**DIY Adulation: I would like to point out that this is an excellent example of the power and control that abusers have over their victims.  Two years after her abuser’s death and they are still going through the process of healing.  That is the absolute reality of people in these situations.


DIY Adulation: What made you decide to get out of the situation?

Carol: I started questioning my faith because I couldn’t understand why God was allowing such things to happen to me. I was severely depressed and isolated from my family and my health was greatly suffering. I couldn’t stand to be home or without sleep and knew that if I didn’t do something to change my situation, I might not survive; if the stress didn’t kill me, he might have, if the abuse had a chance to escalate. I’m convinced that my children are what saved me from regular physical beatings, but I think he was getting to a point where he didn’t care if they were around because he nearly attacked my son for standing up for me. I asked myself if I wanted to be in that situation in 6 months, a year, 5 years and my answer was a resounding “no”. I consulted with a marriage counselor who took me through a checklist of the types of abuse and instantly I realized that the abuse had started from the very day we met. Once I learned the magnitude of what I endured, I wanted to put as much distance between him and me as I could and there began my plans to make that happen.

DIY Adulation: What resources or allies did you use when starting over?

Carol: I didn’t have a lot of help throughout the process. I got doors slammed in my face more times than I care to remember. As a result, I quickly saw just how easy it was to give up and stay put. I had no visible marks that anyone could see which made proving the abuse almost impossible. The government refused me a house on that basis, but I appealed and won. The most valuable ally I had was my counselor; during the course of our weekly sessions over two and a half years, I learned so much about the dynamics of abuse and in doing so, found the courage and empowerment to escape and start over. My neighbors helped me with the practical things like receiving my mail and keeping important documents/possessions safe. They were great about remaining alert and watching for changes in my situation that might require calling the police. There were a couple of other organizations, one that had a basic outreach program that helped after I escaped but its services were limited; another organization helped me appeal the council’s decision to find alternative housing for me. I surrounded myself with only those I could trust but I also kept looking until I found the right people to help me.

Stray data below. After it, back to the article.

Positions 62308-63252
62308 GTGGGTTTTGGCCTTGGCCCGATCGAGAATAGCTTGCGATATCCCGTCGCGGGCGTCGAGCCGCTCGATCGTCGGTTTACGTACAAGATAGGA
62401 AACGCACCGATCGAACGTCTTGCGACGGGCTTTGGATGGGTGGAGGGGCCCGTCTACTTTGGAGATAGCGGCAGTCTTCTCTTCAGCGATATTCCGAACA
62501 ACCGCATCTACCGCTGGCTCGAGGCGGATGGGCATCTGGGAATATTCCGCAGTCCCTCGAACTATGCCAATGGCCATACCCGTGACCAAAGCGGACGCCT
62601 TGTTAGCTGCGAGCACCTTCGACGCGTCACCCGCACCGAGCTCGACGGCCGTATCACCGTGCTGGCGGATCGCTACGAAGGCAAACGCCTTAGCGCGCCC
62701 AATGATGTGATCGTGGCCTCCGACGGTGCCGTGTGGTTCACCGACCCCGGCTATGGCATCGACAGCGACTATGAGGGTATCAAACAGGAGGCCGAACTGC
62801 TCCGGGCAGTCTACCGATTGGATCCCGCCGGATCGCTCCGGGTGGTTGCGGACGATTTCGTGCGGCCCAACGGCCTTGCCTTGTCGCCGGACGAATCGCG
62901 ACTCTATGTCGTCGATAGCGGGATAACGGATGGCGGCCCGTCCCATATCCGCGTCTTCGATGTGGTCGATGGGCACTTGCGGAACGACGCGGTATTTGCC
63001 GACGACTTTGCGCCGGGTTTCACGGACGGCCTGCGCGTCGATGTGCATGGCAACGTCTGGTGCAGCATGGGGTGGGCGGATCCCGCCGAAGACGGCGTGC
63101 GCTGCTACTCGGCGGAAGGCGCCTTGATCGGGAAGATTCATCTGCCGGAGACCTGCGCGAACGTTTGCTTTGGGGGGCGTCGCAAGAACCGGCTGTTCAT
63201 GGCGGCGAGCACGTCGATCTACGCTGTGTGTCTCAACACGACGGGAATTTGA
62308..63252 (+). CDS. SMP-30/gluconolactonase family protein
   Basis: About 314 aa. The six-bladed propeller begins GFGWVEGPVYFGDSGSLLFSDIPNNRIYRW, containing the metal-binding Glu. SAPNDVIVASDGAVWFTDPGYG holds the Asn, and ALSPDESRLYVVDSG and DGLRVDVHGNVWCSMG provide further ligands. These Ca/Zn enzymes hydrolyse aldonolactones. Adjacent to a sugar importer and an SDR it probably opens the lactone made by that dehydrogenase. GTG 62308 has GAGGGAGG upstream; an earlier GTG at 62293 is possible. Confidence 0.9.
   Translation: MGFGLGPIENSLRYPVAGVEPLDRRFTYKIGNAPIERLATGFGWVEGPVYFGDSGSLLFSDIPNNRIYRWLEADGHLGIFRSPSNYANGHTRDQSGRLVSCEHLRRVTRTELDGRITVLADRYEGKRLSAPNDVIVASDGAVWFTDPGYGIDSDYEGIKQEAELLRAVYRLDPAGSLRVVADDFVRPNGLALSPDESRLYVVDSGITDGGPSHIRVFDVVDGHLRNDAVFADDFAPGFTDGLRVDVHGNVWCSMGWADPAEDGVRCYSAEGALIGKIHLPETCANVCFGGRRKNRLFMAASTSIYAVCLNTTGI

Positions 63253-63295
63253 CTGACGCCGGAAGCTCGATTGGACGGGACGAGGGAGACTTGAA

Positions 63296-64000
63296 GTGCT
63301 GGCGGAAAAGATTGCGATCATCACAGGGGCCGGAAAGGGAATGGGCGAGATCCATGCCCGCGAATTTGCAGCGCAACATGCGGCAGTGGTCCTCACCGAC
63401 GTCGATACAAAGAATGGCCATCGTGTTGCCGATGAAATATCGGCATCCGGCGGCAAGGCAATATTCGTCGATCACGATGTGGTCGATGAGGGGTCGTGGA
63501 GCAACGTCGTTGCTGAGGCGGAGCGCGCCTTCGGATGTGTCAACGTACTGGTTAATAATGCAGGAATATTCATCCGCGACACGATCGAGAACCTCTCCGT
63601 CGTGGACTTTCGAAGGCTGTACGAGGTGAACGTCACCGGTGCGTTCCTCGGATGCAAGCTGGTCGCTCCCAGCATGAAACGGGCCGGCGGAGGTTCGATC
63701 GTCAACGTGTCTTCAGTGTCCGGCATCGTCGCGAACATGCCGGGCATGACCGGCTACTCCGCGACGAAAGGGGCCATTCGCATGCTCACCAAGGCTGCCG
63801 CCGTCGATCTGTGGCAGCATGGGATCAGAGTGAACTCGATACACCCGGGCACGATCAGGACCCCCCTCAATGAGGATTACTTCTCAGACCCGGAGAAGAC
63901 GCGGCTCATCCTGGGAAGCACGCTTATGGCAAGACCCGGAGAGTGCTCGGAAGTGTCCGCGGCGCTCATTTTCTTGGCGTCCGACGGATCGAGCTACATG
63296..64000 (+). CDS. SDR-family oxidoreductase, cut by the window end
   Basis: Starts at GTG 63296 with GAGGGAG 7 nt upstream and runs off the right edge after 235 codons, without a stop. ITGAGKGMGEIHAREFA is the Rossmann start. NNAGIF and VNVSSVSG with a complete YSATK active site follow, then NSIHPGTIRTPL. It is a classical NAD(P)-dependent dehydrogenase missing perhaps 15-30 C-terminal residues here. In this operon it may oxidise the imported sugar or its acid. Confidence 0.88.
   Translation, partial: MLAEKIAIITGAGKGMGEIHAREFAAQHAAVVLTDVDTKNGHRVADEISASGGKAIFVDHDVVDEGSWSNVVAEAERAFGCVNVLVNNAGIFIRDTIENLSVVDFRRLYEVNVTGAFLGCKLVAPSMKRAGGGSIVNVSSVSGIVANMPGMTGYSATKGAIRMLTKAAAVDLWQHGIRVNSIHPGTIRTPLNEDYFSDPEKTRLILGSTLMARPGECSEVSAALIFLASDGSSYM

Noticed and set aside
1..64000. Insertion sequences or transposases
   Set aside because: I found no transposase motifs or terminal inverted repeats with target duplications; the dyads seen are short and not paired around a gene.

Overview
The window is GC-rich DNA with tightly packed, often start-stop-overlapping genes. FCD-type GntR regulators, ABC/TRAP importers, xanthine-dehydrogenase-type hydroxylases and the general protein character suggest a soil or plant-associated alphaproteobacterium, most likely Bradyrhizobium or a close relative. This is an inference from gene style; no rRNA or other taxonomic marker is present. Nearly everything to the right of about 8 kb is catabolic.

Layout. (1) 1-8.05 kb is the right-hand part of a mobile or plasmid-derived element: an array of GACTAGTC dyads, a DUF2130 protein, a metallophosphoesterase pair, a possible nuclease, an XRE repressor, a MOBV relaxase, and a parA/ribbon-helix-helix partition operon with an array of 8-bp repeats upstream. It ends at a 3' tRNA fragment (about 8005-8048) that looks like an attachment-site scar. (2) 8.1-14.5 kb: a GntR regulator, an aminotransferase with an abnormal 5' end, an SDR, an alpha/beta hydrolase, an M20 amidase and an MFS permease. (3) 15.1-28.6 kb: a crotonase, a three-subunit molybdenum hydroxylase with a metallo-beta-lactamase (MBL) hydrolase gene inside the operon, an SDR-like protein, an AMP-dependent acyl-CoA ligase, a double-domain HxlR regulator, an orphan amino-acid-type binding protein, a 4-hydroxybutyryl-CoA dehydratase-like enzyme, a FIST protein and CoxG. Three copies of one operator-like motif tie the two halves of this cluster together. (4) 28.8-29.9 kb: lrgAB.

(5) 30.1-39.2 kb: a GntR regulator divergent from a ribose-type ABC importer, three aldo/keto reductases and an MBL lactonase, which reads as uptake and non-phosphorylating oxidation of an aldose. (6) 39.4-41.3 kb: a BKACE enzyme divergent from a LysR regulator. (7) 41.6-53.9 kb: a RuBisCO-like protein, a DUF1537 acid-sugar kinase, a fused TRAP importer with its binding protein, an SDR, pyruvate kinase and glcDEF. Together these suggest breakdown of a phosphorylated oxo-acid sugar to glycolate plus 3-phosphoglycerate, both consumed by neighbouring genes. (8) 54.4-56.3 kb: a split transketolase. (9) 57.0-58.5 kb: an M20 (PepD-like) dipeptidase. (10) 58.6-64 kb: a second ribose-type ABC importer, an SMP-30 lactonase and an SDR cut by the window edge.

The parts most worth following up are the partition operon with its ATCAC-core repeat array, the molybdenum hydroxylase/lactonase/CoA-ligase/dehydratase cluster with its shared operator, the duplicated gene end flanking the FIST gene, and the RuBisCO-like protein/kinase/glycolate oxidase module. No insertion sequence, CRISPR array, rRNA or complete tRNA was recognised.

DIY Adulation: What is your website about and what can victims find there?

Carol: Café Sanctuary provides support and resources for anyone who needs help at any stage of their process of escape. We have important information about abuse and safety; and a blog in so that we could share our experiences. It’s important that our clients know that we have been in abusive situations and completely understand what they may be feeling, thinking, experiencing. In addition to the information and blog, there are links to Café Sanctuary merchandise, news about projects we’re working on, {including our book which is almost ready for publication} and a podcast of a recent interview I’ve done for a radio show.

We talk more about our Outreach Service, which allows us to put our clients in touch with the agencies that can help them. When a client first calls us, we spend some time talking and learning more about their situations so that we can assess their needs (counseling, legal services, shelter accommodation, housing, college courses, etc.). We do the research, contact the agencies, articulate the needs specific to the individual. When we have a complete list of the agencies, telephone numbers, addresses and contact names, we pass the list on to our clients so that they can directly contact the agencies, already knowing about the sort of help they can offer. Because we do the research, it lessens the potential risk of discovery by their abusers.Carol Moulin is an incredible woman who dedicates her time helping victims get the help and resources they need to safely set up in their new lives.

We stay with the clients for as long as they need us, helping them in any way we can and our services are free of charge. For support beyond fleeing abuse, I offer life coaching services via telephone call or Skype. Initial consultation is free. In closing, I would just like to say that I appreciate the opportunity to share more information about my experiences and Café Sanctuary. We strive to provide the very best confidential support to our clients because we really do know what you’re going through…and we care.

For more information about Carol or to find resources for you or someone you know, please visit Café Sanctuary.  Carol and Martha offer help any way that they can (going above and beyond).  When Carol says that they care I can tell you that she truly means it.

Don’t forget that every Friday in October there will be a new post about domestic violence. I want you to help take a stand with women like Carol and Martha and say no more!  “No more tolerance.  No more secrecy.  No more cycle.  Break the cogs and the machine breaks down.  Break the machine with me and save a life.”